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Prunus × yedoensis Matsum.

Yoshino Cherry

Modern name

Prunus × yedoensis Matsum.


P. paracerasus Koehne; P. yoshino Hort.

A deciduous tree up to 40 or 50 ft high, of rounded, spreading habit, shortly trunked, usually wider than high; young shoots thinly clothed with soft hairs. Leaves oval, broadly ovate or obovate, rounded or broadly wedge-shaped at the base, rather abruptly narrowed to a slender point, doubly toothed, 212 to 412 in. long, 112 to 212 in. wide, dark green and glabrous above, downy on the midrib and veins beneath. Flowers borne in late March or early April, slightly fragrant, white or pink, produced in racemes of four or more, usually before (but sometimes with) the leaves; flower-stalks and calyx dull red, usually densely downy, but less so on young trees; calyx-tube cylindrical, lobes sharply toothed. Style either very downy or nearly glabrous. Fruits shining black, globose, 25 in. wide, bitter. Bot. Mag., t. 9062.

According to Wilson, the origin of this cherry is doubtful. It is planted abundantly in Tokyo and Yokohama, where it is known as the ‘Yoshino Cherry’, but has not yet been found wild. It may be a hybrid between P. speciosa and P. subhirtella. Wilson describes it as ‘remarkably distinct from all other Japanese or Chinese cherries and one of the most floriferous and beautiful of them’. It is perfectly hardy and grows vigorously, attaining a spread of about 40 ft. A.G.M. 1930.

About 1910 it was obtained from Germany and was grown as “P. paracerasus” at Kew, but was rare until the late 1920s, when large numbers were imported or raised in this country. It varies in the amount of pubescence on the undersurface of the leaf; sometimes the midrib and veins are densely covered with tawny down. In regard to habit, too, some trees are more erect and less spreading than others. If the tree is truly of hybrid origin, the fact that some of the stock now in nurseries has been raised from seed might account for this diversity.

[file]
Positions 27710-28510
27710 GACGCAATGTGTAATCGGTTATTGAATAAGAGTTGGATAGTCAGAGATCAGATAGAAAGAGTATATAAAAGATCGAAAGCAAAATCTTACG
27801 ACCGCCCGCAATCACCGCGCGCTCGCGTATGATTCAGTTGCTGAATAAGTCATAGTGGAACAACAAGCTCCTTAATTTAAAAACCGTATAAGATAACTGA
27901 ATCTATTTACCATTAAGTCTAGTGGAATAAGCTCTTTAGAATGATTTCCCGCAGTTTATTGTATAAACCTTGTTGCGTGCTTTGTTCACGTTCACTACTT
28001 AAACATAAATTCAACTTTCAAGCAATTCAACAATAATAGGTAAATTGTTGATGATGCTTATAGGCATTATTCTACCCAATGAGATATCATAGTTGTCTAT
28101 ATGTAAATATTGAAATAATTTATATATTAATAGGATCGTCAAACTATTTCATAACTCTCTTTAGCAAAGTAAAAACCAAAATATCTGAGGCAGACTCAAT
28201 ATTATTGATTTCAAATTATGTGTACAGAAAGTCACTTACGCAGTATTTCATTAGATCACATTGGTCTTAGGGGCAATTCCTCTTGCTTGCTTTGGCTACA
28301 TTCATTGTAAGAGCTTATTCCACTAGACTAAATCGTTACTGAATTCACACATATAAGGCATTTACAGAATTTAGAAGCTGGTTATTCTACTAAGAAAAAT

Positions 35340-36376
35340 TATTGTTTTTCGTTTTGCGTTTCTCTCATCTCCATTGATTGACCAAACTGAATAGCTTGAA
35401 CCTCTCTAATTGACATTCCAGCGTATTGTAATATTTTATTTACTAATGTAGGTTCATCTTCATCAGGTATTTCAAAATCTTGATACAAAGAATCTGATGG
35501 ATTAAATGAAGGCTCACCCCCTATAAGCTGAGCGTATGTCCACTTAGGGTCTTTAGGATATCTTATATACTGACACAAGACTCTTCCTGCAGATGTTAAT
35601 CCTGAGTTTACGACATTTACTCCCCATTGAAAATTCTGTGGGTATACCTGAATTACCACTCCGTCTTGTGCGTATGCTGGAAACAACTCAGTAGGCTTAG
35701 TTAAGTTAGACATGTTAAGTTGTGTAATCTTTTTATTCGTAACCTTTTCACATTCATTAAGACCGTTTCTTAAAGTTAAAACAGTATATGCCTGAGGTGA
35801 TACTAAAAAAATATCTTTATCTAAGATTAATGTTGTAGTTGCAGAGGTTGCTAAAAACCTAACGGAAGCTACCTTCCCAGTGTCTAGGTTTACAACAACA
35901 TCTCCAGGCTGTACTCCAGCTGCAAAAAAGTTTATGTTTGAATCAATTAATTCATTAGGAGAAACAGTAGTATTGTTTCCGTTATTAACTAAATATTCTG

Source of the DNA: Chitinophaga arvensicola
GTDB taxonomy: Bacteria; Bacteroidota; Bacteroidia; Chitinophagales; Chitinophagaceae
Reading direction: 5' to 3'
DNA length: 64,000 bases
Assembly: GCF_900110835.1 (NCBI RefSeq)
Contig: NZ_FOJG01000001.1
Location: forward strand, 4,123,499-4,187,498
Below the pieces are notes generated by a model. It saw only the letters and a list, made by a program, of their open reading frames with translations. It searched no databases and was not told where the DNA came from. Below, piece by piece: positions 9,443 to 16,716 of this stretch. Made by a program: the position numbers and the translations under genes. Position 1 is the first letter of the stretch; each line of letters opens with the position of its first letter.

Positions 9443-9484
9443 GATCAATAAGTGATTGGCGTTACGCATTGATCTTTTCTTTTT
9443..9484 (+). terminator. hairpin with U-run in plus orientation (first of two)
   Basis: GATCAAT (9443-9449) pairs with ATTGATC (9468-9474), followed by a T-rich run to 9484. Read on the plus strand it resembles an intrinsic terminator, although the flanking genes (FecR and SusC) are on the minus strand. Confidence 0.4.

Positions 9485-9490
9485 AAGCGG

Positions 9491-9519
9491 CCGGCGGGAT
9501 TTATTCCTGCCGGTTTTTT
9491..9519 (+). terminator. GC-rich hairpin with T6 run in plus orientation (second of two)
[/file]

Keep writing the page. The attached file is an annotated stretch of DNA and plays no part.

cv. ‘Ivensii’. – Main branches arching horizontally, branchlets slender and weeping. Flowers white. A seedling of P. × yedoensis raised by Messrs Hillier.

f. perpendens Wils. Shidare Yoshino, Weeping Yoshino Cherry. – Branches pendulous.

P. ‘Moerheimii’. – Of pendulous habit, usually seen as a shrub, but probably making a small weeping tree if top-grafted. Although put into commerce as P. incisa moerheimii it is not a cultivar of that species, but is very near to P. × yedoensis. Flowers pale pink fading to white, about 12 in. across. Pedicels and calyx with a few spreading hairs; sepals irregularly toothed; bracts oblanceolate, jaggedly toothed; style glabrous.

P. ‘Pink Shell’. – Petals shell-pink at first, fading to a lighter shade, spreading-erect, the corolla hence cup-shaped, about 34 in. wide at the mouth. The flowers are borne in mid-April, three to five in a corymbose inflorescence, on slender hairy pedicels; calyx-tube narrow-campanulate, glabrous. A charming cherry, probably a seedling of P. × yedoensis, named by Messrs Hillier. A.M. 1969.

Other seedlings of P. xyedoensis are ‘Yoshino Pink Form’, raised by Messrs Waterer, Sons and Crisp, which also has flowers of a charming shade of pink, but borne later than in ‘Pink Shell’; and ‘Akebono’, raised in the USA by W. B. Clarke of California. The latter has apparently never been introduced to Britain, though the raiser thought highly of it.

From the Supplement (Vol. V)

The parentage suggested by Wilson has been confirmed by experimental crossing, and the hybrid also occurs wild where the two parental species are in contact, as on the Izu peninsula. Its seeds give very diverse offspring.



Other species in the genus